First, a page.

The Royal Australian College of General Practitioners (RACGP) is calling for coordinated action to enhance the health and wellbeing of people from refugee backgrounds, including those seeking asylum in Australia.
On World Refugee Day, Tuesday 20 June, a day designated by the United Nations to celebrate and honour refugees from around the world, the RACGP has released an updated position, Health and wellbeing of people from refugee backgrounds and people seeking asylum must be a priority,’ which calls for:
- equitable access to healthcare, including full access to both federally and state funded health services for all people from a refugee background, including those seeking asylum
- support of the UNHCR’s global strategy to end the detention of asylum-seekers and refugees and recognition that immigration detention and prolonged visa uncertainty causes physical and mental harm to people seeking asylum
- an evidence based national strategy to improve the delivery of healthcare to refugees and people seeking asylum across Australia.
RACGP President Dr Nicole Higgins said people from refugee backgrounds, including those seeking asylum have a right to equitable healthcare.
“It’s essential that refugees and people seeking asylum have access to high-quality healthcare. People from refugee backgrounds often have higher rates of long-term physical and mental health issues compared with other migrants, due in large part to hardships experienced during the refugee journey and the stressors of resettlement,” she said.
“People seeking asylum face additional stressors. There is significant evidence that demonstrates the adverse mental and physical health impacts of immigration detention and prolonged visa uncertainty on people seeking asylum. The RACGP endorses the UNHCR’s global strategy to end the detention of asylum-seekers and refugees and calls for timely permanent settlement solutions for all those seeking asylum.
“Comprehensive primary care that is responsive to the diversity of experiences people have had during their refugee journeys is essential, and GPs and other health care providers need to be supported to deliver equitable access to care.”
RACGP Migrant, Refugee and Asylum Seeker Health Specific Interests Chair Dr Rebecca Farley said the RACGP is urging federal, state and territory governments to work together.
“GPs have a key role to play in caring for people who are seeking asylum and refugees across Australia, but they need to be supported to deliver this care,” she said.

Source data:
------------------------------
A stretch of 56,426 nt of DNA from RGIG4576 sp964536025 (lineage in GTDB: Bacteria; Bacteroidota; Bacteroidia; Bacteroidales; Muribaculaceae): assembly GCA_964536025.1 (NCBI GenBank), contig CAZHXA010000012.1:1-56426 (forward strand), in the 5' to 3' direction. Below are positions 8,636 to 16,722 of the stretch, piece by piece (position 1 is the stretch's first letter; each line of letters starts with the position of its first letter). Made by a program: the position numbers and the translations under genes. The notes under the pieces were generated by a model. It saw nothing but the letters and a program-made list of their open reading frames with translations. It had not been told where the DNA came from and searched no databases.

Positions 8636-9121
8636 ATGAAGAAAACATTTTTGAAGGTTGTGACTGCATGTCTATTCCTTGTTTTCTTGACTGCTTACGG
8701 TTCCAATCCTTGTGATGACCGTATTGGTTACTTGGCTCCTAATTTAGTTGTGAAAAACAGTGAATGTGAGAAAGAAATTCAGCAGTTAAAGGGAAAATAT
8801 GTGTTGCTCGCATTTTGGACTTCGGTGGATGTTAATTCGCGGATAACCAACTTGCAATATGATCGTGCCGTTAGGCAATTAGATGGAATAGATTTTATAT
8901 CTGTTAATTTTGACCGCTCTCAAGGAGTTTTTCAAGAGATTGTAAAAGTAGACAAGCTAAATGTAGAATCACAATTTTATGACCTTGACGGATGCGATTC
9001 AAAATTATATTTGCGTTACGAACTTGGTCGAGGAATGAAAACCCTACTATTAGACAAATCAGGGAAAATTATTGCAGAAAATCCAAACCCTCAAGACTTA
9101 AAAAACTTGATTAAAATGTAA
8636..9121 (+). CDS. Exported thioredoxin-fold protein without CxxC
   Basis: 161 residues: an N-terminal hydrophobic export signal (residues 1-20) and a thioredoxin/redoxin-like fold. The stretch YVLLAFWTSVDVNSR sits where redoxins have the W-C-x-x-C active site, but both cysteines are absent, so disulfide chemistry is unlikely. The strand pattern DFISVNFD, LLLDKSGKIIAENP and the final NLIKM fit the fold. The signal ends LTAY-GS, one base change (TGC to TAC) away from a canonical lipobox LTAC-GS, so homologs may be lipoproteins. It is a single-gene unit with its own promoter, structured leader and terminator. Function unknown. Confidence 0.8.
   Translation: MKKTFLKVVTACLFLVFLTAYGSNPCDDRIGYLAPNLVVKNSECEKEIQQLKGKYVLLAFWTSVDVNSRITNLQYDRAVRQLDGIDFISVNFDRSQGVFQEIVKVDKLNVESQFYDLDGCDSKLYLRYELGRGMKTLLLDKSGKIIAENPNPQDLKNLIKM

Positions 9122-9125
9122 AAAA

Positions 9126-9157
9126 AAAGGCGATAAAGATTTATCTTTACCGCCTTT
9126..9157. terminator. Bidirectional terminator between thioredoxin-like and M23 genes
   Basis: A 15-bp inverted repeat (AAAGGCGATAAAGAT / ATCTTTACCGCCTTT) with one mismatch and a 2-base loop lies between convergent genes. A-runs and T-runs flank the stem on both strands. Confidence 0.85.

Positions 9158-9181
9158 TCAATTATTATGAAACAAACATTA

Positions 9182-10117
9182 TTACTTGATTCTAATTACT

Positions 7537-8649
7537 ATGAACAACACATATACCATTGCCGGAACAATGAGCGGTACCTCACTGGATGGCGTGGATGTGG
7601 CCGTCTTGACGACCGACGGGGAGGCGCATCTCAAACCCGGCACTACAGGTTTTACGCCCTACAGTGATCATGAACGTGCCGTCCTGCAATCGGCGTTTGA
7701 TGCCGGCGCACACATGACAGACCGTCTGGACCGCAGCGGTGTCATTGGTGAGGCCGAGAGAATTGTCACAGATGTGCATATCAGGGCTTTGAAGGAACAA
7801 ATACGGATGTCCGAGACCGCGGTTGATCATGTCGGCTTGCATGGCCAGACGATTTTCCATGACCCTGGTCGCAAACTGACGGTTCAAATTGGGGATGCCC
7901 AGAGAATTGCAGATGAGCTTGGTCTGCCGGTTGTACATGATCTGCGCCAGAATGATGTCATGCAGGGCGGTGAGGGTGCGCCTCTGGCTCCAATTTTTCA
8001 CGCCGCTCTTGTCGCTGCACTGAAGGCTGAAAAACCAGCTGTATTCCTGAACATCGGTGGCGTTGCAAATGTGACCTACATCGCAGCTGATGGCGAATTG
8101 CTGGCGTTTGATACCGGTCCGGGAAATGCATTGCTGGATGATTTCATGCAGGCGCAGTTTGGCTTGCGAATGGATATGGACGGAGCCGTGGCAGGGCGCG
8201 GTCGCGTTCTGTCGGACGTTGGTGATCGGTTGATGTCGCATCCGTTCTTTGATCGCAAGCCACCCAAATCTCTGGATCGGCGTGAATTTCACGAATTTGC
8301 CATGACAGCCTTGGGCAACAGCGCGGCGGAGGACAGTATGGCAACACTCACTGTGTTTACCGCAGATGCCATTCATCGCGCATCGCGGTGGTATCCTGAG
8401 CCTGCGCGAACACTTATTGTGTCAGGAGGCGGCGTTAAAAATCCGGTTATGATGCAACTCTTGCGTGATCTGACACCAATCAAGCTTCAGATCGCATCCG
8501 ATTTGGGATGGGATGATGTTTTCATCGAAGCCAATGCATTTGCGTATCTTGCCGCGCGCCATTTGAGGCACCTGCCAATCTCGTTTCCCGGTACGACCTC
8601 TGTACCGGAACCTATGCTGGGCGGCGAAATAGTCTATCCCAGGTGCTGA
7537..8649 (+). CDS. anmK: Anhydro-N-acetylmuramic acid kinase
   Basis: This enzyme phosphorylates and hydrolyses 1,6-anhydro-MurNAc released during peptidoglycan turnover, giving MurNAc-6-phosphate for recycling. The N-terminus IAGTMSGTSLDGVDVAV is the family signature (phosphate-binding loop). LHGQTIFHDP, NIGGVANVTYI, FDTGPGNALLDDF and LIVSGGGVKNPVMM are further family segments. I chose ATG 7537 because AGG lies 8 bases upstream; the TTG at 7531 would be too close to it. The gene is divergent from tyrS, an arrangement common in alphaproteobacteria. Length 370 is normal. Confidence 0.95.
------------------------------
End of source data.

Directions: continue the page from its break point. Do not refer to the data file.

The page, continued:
“Improved coordination between commonwealth and state agencies and relevant peak bodies, along with improved reporting of cultural and linguistic diversity is essential to support a more consistent, equitable and integrated approach to the delivery of refugee healthcare across Australia. This will enable us to improve our capacity to respond to health and humanitarian crises, such as the COVID-19 pandemic, Afghan evacuation and war in Ukraine.
“Consistent access to Medicare is also essential. The RACGP supports a policy of providing full access to both federally and state funded health services for people seeking asylum once they have lodged a claim for protection.
“We are fortunate in Australia to have a world class healthcare system. But more can be done to ensure a consistent, integrated, and sustainable approach to the delivery of refugee healthcare across Australia that will enable equitable access to high-quality care for all people from refugee backgrounds, including those seeking asylum.”
Mohammad Al-Khafaji, Co-Chair of the national peak body representing multicultural health and wellbeing issues, The Australian Multicultural Health Collaborative, said the health system needs to meet refugee and asylum seekers’ needs.
“The Australian Multicultural Health Collaborative joins RACGP in its call and highlights the critical need for an integrated approach with a community-based healthcare navigation system that is trusted by refugee and asylum seekers and provides services and supports in their preferred language,” he said.
“We also acknowledge the great work already done by the refugee health sector who have for years advocated and provided critical service to refugees and people seeking asylum. We look forward to working with them and RACGP to advocate for better outcomes for refugee communities.”
Royal Australian College of General Practitioners
email@example.com / 03 8699 0992
Australian Multicultural Health Collaborative (FECCA)
Daniel Coase: 0466 341 212 / firstname.lastname@example.org